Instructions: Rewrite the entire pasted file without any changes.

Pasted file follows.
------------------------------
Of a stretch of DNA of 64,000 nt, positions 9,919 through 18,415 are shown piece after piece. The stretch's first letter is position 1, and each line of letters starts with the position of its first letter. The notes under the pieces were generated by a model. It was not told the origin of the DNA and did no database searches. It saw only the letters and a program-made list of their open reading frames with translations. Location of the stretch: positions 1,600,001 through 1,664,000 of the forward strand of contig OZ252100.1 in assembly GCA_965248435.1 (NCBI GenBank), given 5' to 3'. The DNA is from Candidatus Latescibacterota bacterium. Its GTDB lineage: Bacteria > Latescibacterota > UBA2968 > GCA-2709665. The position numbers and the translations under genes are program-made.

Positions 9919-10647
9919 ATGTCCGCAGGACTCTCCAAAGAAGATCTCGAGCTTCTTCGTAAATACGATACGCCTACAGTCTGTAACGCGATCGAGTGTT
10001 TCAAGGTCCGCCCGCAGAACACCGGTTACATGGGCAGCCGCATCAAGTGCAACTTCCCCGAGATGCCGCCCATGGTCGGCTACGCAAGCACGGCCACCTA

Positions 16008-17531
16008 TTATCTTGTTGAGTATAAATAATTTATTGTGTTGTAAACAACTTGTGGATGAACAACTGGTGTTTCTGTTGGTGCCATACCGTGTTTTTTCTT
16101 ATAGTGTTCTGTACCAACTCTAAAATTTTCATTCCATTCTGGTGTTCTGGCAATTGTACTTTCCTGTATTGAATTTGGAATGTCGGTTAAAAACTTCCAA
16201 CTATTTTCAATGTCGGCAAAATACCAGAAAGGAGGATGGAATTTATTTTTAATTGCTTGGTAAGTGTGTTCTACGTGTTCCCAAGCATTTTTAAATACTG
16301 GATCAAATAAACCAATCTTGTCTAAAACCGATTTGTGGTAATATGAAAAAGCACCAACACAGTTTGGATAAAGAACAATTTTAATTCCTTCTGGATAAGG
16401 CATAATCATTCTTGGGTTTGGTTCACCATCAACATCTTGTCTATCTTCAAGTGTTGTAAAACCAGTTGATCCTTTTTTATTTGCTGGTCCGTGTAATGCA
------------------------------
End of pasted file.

Of a stretch of DNA of 64,000 nt, positions 9,919 through 18,415 are shown piece after piece. The stretch's first letter is position 1, and each line of letters starts with the position of its first letter. The notes under the pieces were generated by a model. It was not told the origin of the DNA and did no database searches. It saw only the letters and a program-made list of their open reading frames with translations. Location of the stretch: positions 1,600,001 through 1,664,000 of the forward strand of contig OZ252100.1 in assembly GCA_965248435.1 (NCBI GenBank), given 5' to 3'. The DNA is from Candidatus Latescibacterota bacterium. Its GTDB lineage: Bacteria > Latescibacterota > UBA2968 > GCA-2709665. The position numbers and the translations under genes are program-made.

Positions 9919-10647
9919 ATGTCCGCAGGACTCTCCAAAGAAGATCTCGAGCTTCTTCGTAAATACGATACGCCTACAGTCTGTAACGCGATCGAGTGTT
10001 TCAAGGTCCGCCCGCAGAACACCGGTTACATGGGCAGCCGCATCAAGTGCAACTTCCCCGAGATGCCGCCCATGGTCGGCTACGCAAGCACGGCCACCTA

Positions 16008-17531
16008 TTATCTTGTTGAGTATAAATAATTTATTGTGTTGTAAACAACTTGTGGATGAACAACTGGTGTTTCTGTTGGTGCCATACCGTGTTTTTTCTT
16101 ATAGTGTTCTGTACCAACTCTAAAATTTTCATTCCATTCTGGTGTTCTGGCAATTGTACTTTCCTGTATTGAATTTGGAATGTCGGTTAAAAACTTCCAA
16201 CTATTTTCAATGTCGGCAAAATACCAGAAAGGAGGATGGAATTTATTTTTAATTGCTTGGTAAGTGTGTTCTACGTGTTCCCAAGCATTTTTAAATACTG
16301 GATCAAATAAACCAATCTTGTCTAAAACCGATTTGTGGTAATATGAAAAAGCACCAACACAGTTTGGATAAAGAACAATTTTAATTCCTTCTGGATAAGG
16401 CATAATCATTCTTGGGTTTGGTTCACCATCAACATCTTGTCTATCTTCAAGTGTTGTAAAACCAGTTGATCCTTTTTTATTTGCTGGTCCGTGTAATGCA